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The Warsaw Voice » World of Movies » August 29, 2012
Film review
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The Dark Knight Rises
August 29, 2012   
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The final installment in Christopher Nolan’s Batman trilogy clocks in at 2 hours, 45 minutes. The idea of the script was to tie up various narrative threads and solve all the mysteries from Batman Begins from 2005 and The Dark Knight from 2008. And perhaps to leave a door open for spin-offs with a different protagonist, now that we see billionaire Bruce Wayne (Christian Bale—American Psycho, Fighter, 3:10 to Yuma) retiring as Batman.

Though a premature retirement, it is well-deserved. The events depicted in The Dark Knight forced Batman/Wayne to spend eight years living the life of a recluse. He now has to rise to once again defend Gotham City against a new villain who makes Batman’s all foes from the past pale in comparison. Bane (Tom Hardy—Inception, Layer Cake) is a muscle-bound mercenary with the habit of breaking the necks and spines of those who cross him. While not as distinctive a character as Heath Ledger’s Joker in The Dark Knight, Bane still has plenty of charisma. He is slightly reminiscent of Darth Vader from Star Wars because of his muffled voice coming from behind the bizarre mask he always wears. As it turns out, the tangled tubes protruding from the device are there to relieve the pain from gruesome, permanent injuries Bane sustained to his face and nose while serving time in a mysterious prison long ago. It is soon revealed he used to work closely with Ras Al’Ghul (Liam Neeson—Rob Roy, Schindler’s List, Taken), the sinister leader of the League of Shadows, the quasi-mafia, sect-like organization which Batman challenged in the first part of the trilogy. Like his mentor, Bane is determined to obliterate Gotham at all costs, even if it means losing his own life.

Just like in the old days, Batman has a handful of close friends by his side, including Lt. Gordon (Gary Oldman—Leon, Tinker Tailor Soldier Spy, Harry Potter series), tech-wiz Lucius Fox (Morgan Freeman—Amistad, The Shawshank Redemption, Driving Miss Daisy) and faithful butler Alfred (Michael Caine—The Cider House Rules, Prestige, The Quiet American). This time, he also finds new, young allies in the form of sultry burglar Selina Kyle (Anne Hathaway—The Devil Wears Prada, Get Smart) and police officer John Blake (Joseph Gordon-Levitt—Inception, 50/50). In their battle against Bane and his thugs, the main characters get considerable backup from Miranda Tate (Marion Cotillard—La Vie en Rose, A Good Year, Nine), a somewhat enigmatic investor in clean technology. Whether her intentions are good is revealed in the climax of the movie.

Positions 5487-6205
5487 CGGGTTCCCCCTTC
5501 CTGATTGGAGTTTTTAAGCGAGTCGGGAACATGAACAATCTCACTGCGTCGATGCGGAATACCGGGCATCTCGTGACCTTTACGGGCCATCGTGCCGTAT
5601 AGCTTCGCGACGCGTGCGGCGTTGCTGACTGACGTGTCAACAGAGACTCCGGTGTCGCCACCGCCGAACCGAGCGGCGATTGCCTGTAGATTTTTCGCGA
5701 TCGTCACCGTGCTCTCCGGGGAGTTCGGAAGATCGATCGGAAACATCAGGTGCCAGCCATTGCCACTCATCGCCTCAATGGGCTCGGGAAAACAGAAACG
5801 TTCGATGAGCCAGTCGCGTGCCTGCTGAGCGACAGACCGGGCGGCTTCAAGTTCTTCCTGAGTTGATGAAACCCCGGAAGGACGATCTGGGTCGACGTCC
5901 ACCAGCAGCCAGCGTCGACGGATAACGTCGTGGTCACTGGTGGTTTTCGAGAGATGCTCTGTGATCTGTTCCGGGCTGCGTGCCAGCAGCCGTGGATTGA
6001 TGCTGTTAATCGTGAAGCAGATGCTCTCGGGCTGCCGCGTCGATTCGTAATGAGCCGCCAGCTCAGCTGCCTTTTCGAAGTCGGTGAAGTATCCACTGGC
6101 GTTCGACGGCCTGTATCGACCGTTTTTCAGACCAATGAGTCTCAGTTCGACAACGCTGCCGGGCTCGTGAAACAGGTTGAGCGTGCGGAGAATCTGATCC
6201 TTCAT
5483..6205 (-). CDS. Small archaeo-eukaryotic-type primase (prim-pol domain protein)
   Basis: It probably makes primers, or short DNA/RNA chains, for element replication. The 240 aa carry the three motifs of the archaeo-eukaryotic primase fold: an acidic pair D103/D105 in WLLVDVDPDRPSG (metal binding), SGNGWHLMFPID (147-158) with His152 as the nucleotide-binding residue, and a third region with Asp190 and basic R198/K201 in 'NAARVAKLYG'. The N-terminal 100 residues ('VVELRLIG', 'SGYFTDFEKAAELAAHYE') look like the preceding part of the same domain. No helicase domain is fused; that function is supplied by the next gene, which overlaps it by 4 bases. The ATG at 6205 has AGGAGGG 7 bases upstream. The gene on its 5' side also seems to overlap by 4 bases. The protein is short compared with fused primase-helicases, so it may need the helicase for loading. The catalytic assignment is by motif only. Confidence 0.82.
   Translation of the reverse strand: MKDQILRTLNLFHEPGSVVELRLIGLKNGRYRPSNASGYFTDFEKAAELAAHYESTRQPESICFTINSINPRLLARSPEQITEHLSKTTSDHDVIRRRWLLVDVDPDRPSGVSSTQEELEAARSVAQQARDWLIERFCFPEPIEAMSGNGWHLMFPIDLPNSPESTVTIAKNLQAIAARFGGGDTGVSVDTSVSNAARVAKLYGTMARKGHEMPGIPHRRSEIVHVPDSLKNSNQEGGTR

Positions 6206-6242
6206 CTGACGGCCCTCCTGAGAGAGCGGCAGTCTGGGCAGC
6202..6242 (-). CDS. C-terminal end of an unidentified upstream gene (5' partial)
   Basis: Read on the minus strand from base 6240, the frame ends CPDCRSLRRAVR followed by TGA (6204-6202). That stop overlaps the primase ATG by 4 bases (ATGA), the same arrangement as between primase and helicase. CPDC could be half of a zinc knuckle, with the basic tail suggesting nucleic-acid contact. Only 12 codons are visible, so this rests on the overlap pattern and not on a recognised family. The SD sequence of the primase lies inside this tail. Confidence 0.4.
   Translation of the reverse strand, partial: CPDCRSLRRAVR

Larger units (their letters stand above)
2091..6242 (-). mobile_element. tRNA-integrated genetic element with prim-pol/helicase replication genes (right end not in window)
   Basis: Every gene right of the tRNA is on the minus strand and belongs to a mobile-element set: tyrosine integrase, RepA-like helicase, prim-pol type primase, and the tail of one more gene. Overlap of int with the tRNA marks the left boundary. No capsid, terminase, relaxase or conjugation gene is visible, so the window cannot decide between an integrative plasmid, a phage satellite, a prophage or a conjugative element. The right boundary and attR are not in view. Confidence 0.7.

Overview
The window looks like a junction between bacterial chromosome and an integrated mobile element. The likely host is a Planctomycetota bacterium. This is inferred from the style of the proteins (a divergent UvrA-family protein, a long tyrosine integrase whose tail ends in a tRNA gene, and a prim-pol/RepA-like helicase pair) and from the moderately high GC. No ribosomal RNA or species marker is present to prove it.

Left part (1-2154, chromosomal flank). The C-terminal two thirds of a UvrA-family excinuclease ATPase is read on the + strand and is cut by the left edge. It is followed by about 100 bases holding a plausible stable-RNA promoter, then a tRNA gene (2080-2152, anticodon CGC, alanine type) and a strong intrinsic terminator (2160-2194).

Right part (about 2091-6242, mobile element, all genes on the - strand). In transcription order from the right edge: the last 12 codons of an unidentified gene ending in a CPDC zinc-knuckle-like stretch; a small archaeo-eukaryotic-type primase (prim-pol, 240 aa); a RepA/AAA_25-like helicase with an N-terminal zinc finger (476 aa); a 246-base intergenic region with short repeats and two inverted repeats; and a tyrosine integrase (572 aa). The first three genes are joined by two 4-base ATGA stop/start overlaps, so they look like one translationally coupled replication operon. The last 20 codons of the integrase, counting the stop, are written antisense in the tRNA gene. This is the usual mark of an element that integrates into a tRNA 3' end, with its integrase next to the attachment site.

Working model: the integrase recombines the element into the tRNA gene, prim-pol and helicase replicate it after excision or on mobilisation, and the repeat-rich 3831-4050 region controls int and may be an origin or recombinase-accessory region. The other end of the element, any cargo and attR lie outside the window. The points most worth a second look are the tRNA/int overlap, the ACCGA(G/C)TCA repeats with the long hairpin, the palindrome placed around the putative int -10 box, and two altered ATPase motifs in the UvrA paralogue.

To those who have seen Nolan’s previous box-office smash, The Dark Knight Rises might too frequently seem like déja vu, because Caine, Cotillard, Gordon-Levitt and Hardy all gave memorable performances in Inception. Some of them do not even make the effort to reinvent themselves in their new roles, Cotillard being a case in point. The French actress basically reprises the grimaces and gestures of Mal, the main female character in Inception. Gordon-Levitt does not breathe much fresh air into his role either, which is a bad omen for any possible follow-up to the good vs. evil saga set in Gotham City.

What is also annoying about The Dark Knight Rises is that Nolan likes pathos in his movies. Police officers go to fight to the death donning their parade uniforms, American flags flutter in the wind, children in an orphanage watch Batman’s stunts in awe and so on. All with a lofty score by Hans Zimmer (The Lion King, Gladiator, Inception) in the background. Some scenes drag on as a result, so that viewers can’t help but yawn.
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